and they necessarily took many elements of their social life—part of the social medium or environment—with them. But a new life and a new environment had to be built up. New Zealand was not to become merely "a bit of England" amidst a Polynesian population. In time it would develop its own national life—-its own peculiarities—its characteristic social organisation, and like a living organism, it had first to look after mere existence. The settlements were planted amidst a warlike people, numerous compared with the handful of settlers. The estimate of Maoris at that time is various, page 4but in the North Island there must have been about 75,000 people when the settlers first arrived. Industries there were none; whale oil, kauri spars in the North, some flax, a little agricultural produce from the Maoris—that was all that the Colony yet produced. Manufacturing industries were unknown. Cattle-rearing came first, and as the settlers were first located in bush land, clearing bush had to keep pace with or precede agricultural development. Provision was made for religion, and, as in England, the schools were under the control of the Church—the Church was looked upon as the proper organisation to manage education. It, and not the State, was to civilise the Maoris and to teach the young. Little by little the vote of education mounted up, beginning in 1840 at £68 15s 5d, and going up to £209 17s in 1841; £200 in 1842; £200 in 1843; £200 in 1844; £875 in 1845; £1253 6s 8d in 1846; £1100 in 1847; and £3466 in 1848. The Education Ordinance of 1847 provided that one-twentieth of the revenue was to be spent on education. The schools were under either the bishop of the Anglican Church, the head of the Roman Catholic Church, or the Wesleyan Mission. At first the Maoris received the Pakehas kindly. In 1839, when Colonel Wakefield landed at Port Nicholson, there was a feast of welcome, but evil days came and misunderstandings arose. The first expenditure for military purposes was in 1844. Heke's war began in that year. The expenses before that year were £866 2s 9d. In 1845 they were £7108 11s 11d; in 1846, £10, 256 18s 11d. The total receipts from revenue and land sales being only that year £25,852 us 6d. a sum of £10,828 was spent in 1847; and this in addition to the expenses of page 5the Imperial Government for military purposes. The second settlement formed by the New Zealand Company was located in Wanganui in 1841. The third was formed at New Plymouth in 1841, and the fourth at Nelson also in 1841. In 1842 the first settlers direct from Britain landed in Auckland. Some few had arrived at Manukau in 1841 under the auspices of a Scotch Colonisation Company; but all the other settlers in North New Zealand had come from New South Wales or Tasmania. In 1848 the Otago settlement was founded, the first ship, the 'John Wickliffe', arriving on the 22nd March, 1848, and the second on the 15th April, 1848. Canterbury was founded in 1850, the first ship with the surveyors arriving in April, 1850. The first emigrant ship arrived on the 16th December, 1850.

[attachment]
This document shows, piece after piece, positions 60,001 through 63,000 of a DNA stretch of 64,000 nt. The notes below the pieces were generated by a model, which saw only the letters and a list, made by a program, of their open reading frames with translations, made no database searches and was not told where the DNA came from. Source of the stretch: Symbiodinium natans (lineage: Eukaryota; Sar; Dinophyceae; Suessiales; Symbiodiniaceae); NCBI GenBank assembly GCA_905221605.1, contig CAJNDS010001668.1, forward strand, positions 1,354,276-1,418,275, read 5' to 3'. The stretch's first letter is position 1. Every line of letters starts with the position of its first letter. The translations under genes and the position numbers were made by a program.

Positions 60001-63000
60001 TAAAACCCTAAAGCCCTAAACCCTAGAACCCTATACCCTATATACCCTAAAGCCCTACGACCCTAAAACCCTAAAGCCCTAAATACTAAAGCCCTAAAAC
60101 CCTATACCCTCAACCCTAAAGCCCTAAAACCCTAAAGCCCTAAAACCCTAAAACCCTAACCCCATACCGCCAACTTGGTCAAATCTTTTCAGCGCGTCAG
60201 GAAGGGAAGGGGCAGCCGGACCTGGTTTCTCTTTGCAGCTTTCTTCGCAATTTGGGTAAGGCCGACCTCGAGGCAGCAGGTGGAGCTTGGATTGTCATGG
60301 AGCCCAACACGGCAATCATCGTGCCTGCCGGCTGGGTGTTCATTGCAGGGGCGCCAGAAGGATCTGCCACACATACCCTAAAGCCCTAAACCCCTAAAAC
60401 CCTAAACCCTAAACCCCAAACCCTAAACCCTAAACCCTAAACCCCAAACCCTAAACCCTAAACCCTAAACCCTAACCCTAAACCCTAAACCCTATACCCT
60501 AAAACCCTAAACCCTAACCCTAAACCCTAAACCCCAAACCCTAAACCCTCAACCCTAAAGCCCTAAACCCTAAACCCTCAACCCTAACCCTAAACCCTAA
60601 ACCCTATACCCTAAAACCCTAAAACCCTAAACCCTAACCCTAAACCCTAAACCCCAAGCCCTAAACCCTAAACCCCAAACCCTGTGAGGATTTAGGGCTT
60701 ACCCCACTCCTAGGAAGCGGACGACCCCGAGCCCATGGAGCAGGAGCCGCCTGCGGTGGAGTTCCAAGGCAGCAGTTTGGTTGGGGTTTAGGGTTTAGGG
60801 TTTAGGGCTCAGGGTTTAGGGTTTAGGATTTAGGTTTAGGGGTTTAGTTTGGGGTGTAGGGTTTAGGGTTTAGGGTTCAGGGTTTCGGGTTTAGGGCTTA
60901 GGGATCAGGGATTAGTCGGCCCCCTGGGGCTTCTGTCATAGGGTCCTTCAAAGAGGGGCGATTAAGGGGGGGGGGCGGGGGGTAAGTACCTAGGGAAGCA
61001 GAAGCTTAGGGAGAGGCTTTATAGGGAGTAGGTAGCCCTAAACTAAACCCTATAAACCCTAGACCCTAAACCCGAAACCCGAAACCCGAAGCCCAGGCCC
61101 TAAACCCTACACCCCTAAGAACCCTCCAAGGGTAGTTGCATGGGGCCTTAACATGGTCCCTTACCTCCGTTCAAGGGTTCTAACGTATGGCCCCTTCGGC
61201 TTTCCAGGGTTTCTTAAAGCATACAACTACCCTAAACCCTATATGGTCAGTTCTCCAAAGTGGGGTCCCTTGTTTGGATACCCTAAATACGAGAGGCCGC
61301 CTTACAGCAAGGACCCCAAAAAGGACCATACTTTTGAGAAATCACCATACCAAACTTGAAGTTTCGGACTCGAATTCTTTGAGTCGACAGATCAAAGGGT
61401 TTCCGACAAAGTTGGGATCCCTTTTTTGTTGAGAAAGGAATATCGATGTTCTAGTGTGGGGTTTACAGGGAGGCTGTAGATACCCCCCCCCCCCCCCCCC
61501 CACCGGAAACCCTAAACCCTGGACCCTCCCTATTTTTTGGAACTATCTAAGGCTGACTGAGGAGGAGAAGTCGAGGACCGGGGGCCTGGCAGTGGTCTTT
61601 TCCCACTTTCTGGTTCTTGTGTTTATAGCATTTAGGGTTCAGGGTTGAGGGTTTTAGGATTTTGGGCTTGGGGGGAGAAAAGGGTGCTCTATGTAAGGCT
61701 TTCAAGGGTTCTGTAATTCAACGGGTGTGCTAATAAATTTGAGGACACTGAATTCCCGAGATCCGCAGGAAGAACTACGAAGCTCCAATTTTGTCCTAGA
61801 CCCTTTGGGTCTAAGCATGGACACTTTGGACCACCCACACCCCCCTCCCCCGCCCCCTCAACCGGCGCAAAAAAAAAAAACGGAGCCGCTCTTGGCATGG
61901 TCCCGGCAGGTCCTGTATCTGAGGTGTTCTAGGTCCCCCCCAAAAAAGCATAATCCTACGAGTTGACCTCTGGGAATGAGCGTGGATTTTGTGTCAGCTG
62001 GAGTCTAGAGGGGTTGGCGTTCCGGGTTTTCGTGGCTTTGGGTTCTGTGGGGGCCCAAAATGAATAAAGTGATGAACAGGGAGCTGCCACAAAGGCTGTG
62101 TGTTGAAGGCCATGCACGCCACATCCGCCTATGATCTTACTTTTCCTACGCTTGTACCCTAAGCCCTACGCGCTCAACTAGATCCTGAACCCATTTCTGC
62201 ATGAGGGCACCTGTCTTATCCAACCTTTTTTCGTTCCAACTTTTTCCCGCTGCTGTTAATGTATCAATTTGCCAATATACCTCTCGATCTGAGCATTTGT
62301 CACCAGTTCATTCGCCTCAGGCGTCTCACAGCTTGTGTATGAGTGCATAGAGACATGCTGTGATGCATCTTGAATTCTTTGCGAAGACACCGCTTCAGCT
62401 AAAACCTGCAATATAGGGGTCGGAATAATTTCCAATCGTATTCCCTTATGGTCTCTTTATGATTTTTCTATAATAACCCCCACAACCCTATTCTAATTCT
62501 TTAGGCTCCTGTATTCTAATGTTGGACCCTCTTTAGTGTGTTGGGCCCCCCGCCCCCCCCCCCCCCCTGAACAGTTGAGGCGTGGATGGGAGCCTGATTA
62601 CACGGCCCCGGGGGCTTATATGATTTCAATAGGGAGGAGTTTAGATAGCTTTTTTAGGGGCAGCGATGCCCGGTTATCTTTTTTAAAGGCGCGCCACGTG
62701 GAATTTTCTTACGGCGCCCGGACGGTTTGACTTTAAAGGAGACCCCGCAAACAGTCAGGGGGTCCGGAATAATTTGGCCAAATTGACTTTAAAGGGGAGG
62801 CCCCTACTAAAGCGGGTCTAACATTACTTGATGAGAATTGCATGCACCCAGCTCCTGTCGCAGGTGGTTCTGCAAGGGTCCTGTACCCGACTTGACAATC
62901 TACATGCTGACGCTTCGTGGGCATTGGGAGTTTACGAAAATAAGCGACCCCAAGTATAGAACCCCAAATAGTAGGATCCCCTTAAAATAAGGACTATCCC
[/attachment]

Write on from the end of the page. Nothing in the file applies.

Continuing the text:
We behold the settlements formed—small nuclei planted along the coast, each struggling for an independent life—each experiencing different difficulties and trials. In the North the Native questions loomed large. No doubt the Natives were a great help to the early settlers. They created a trade at once, and they were otherwise helpful—but the existence of a foreign people had its evil side, outside and beyond what are called "Native disturbances." It was a race trained in civilisation meeting a race not so trained—a race with one moral code, meeting another with quite a different rule of life. The social medium was different, and necessarily both races suffered.